With the kinds of problems and challenges the planet faces this century, we have to re-train ourselves to stop thinking about quick turn-arounds and short-term systems, and to start thinking hard about long-term effects and lengthy efforts. Rebuilding after a disaster like Katrina will be ill-served by attention that lasts only a few weeks, and doubly so by a planning process that is unable -- or unwilling -- to think about how to deal with a slowly, but relentlessly, changing environment.
(Thank you so very much, Kate -- you folks rock!)
Now, we'll have all those architects busting their brains to figure out quick and economical ways of quickly building houses, and you can bet that those efforts will be for nothing, as the people stupidness will make them want houses "like before", because those new houses will shout "CHEAPSKATE"... After all, just like a car, a house is a status symbol.
How many Dymaxion houses are out there, for that matter?
Whoa, that's negative! It's just in its early stages, let's give this project some tender loving care instead of harsh criticisms, shall we?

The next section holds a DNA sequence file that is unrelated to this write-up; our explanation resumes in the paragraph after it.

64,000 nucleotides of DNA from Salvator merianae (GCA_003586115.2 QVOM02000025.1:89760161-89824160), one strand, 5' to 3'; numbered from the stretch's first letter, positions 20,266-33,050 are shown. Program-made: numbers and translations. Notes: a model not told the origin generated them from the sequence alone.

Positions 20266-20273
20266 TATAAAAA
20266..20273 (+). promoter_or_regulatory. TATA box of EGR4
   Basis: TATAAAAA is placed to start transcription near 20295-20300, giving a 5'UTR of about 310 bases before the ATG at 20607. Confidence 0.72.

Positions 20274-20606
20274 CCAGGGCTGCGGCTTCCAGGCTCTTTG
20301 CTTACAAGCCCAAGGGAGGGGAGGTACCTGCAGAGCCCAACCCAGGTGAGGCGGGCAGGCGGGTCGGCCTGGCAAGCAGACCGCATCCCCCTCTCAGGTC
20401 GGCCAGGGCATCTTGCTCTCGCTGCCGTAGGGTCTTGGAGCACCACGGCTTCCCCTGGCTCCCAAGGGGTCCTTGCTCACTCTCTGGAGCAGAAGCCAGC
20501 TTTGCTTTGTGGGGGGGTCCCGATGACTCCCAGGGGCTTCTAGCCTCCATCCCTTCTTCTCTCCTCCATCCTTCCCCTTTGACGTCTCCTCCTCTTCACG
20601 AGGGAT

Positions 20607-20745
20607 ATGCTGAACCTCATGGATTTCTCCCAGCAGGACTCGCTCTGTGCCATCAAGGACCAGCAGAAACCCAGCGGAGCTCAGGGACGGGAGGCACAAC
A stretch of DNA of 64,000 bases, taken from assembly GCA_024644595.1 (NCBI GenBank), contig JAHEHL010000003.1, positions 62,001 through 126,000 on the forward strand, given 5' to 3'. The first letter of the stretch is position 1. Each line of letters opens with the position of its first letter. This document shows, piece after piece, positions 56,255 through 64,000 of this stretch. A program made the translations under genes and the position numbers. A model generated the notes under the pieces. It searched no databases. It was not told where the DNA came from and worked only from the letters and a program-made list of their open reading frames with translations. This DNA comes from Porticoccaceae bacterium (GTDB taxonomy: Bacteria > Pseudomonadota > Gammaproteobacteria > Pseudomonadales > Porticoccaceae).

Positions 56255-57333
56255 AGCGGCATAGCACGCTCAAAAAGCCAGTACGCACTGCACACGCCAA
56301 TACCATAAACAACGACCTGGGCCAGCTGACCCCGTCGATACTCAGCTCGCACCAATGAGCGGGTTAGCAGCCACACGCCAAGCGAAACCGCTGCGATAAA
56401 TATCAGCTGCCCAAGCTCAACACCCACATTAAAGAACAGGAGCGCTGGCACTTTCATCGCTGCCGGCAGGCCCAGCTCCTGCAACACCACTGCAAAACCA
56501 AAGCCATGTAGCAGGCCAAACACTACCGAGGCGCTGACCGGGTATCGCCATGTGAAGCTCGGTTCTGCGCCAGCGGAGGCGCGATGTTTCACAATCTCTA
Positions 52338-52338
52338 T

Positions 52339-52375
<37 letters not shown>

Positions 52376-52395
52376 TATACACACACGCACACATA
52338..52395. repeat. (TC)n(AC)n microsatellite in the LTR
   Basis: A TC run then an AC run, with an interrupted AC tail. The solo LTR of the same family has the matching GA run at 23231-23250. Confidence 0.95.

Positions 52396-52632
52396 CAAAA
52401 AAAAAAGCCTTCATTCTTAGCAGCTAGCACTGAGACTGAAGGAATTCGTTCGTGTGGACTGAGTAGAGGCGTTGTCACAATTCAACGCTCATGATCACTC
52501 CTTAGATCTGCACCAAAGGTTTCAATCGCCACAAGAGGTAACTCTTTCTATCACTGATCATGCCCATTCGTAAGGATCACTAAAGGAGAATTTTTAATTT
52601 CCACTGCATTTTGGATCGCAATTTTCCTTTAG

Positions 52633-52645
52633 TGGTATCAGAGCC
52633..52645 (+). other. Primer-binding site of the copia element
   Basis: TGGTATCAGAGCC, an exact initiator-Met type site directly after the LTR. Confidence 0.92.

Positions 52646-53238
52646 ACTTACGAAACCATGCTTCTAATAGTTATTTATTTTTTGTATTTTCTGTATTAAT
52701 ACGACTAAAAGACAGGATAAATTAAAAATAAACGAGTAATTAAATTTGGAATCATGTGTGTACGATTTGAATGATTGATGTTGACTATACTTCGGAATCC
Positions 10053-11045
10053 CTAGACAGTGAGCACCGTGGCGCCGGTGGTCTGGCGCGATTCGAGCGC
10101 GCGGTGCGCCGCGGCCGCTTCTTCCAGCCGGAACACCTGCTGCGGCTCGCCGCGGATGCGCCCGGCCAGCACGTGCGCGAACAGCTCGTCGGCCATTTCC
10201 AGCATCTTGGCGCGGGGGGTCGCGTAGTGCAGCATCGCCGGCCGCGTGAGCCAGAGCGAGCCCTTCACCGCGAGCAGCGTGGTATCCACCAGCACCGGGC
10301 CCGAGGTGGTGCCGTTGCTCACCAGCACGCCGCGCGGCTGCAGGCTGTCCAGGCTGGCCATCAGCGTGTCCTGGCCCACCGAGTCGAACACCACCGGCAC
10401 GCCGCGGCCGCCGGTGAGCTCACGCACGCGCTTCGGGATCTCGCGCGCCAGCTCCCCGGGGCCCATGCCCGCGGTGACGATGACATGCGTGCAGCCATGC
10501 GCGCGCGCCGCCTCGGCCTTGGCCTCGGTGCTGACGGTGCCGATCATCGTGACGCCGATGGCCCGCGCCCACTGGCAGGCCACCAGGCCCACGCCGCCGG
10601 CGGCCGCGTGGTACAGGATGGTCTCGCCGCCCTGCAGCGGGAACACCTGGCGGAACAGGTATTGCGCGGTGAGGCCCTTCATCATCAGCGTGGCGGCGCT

If they can develop something in the same price range as a mobile home but cost less in maintenance, I'm all for it. Both are cheap- might as well go for the smarter alternative. In any case, that it will appear cheap should not be a show-stopper.
Even if many people are initially reluctant to go for better designed homes doesn't necessarily mean they're stupid. The need for status symbols is something we greens bemoan, and often don't design for- even though it's a force we could use.
So a challenge to the architect: can you make these houses as hip as an iPod or a hybrid car? :)
Design is only a tiny part of the problem. Thinking we'll solve this with "design" is like arriving at a famine with cookbooks.
People know how to cook. That doesn't help when they have no food. The larger problem is poverty, and financial structures stacked against the poor.
One of the best things to do would be to change mortgage rules so a home doesn't need to be "finished" before occupancy. Buildings are never "finished" anyway; they're always in flux. A small, efficient, well-crafted "starter" home, with just the basics, could slowly be adapted and improved over time - IF - the mortgage payment was modest and allowed people to plow small amounts of savings back into their home over time.
One attempt in this direction is the "Grow House" designed by Avi Friedman at McGill University in Montréal. I believe that several hundreds have been built.